Boeing, feeling the positive effects of higher commercial aircraft delivery rates, posted earnings Wednesday of $923 million, or $1.22 a share, up 58 percent over last year’s first quarter totals.
The higher earnings came on revenues of $19.4 billion, up from $14.9 billion in 2011’s first quarter.
“Strong core operating performance from our production programs and services business continues to drive expanded earnings, revenue and cash flow for Boeing,” said Jim McNerney, the company’s chairman.
Propelling those higher revenues and earnings were a 32 percent increase in deliveries from the company’s Puget Sound-based Commercial Airplanes Group. Airliner deliveries in the first quarter rose 32 percent to 137 aircraft. Revenues jumped 54 percent to $10.9 billion for the commercial airplanes operation.
Boeing has increased production rates on all its aircraft lines in recent months and plans to dial up that production pace even more in the next year or two. The company also began deliveries last year of two long-delayed new aircraft, the 747-8 and the 787 Dreamliner. Those deliveries continued through the first quarter.
Meanwhile the company’s order book for new jetliners grew dramatically in the first quarter with 412 new orders, including more than 300 of its new 737 Max alone. Boeing’s defense division also booked a big order for 84 F-15 fighters from Saudi Arabia during the year’s first three months.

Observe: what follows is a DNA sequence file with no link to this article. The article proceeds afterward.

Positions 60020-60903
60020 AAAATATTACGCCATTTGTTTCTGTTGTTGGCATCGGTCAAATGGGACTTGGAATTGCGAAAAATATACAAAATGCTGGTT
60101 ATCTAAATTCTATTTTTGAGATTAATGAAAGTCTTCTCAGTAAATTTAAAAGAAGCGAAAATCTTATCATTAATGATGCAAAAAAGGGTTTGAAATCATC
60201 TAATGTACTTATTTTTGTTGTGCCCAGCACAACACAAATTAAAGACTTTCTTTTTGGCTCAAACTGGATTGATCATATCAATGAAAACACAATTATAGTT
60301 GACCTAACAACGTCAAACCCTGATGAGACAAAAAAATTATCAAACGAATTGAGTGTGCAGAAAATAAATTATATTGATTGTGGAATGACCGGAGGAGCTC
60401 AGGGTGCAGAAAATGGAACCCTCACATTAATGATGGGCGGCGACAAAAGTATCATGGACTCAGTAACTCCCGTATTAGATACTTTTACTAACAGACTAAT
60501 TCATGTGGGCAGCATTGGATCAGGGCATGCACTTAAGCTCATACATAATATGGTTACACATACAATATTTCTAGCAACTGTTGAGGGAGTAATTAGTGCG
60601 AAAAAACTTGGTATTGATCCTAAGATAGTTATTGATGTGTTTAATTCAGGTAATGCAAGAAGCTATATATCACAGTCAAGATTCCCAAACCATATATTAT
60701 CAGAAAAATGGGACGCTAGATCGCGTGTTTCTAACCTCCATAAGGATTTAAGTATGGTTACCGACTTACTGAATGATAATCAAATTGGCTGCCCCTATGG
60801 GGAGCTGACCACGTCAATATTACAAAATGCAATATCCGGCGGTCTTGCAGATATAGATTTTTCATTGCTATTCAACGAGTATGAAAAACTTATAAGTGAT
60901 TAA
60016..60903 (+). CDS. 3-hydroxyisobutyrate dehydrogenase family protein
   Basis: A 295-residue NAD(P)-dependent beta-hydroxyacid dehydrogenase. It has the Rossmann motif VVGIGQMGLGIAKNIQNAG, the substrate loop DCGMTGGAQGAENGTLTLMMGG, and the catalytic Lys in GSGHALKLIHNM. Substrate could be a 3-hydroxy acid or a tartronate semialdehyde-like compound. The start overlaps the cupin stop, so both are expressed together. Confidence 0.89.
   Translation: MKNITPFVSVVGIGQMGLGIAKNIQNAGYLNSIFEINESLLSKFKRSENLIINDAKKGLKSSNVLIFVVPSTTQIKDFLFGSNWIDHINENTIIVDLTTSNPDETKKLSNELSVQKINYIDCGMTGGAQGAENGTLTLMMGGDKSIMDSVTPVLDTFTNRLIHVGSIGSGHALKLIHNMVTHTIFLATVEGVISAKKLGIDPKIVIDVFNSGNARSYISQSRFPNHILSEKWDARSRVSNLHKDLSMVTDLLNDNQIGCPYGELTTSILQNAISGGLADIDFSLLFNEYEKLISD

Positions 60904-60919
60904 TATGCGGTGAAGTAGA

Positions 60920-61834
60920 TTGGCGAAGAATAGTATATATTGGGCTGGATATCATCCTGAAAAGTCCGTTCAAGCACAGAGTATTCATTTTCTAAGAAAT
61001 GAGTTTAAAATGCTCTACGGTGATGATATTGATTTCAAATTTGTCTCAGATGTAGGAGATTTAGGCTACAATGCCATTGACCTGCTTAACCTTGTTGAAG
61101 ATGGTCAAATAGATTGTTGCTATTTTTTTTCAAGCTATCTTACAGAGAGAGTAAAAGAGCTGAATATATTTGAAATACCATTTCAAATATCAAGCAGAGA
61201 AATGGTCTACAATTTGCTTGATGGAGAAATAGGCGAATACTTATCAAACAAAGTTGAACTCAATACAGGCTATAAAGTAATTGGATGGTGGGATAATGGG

Those orders and deliveries raised the company’s forecast for yearly per-share profits to between $4.15 and $4.35 for 2012.
Even as production rose, so did the company’s operating margins. In the commercial airplanes sector, operating margins increased from 7.2 percent in the first quarter of last year to 9.9 percent in the first quarter of this year. In defense, space and security, the margins hit 9 percent, up from 8.8 percent in the first quarter of 2011.
In addition to the big Saudi fighter order, the company’s defense, space and security division booked more orders for the C-17 military transport and delivered its first production P-8A Poseidon to the Navy.
The Poseidon is built in Renton in a separate assembly line from the company’s 737 commercial jets. The Poseidon is a militarized version of the 737 jetliner equipped with sensors to detect and kill submarines.
Backlogs in both major Boeing divisions increased handsomely in the quarter. In the defense division, the backlog reached $72 billion, up 20 percent. In the commercial division backlog increased to $308 billion.
John Gillie: 253-597-8563 email@example.com blog.thenewstribune.com/business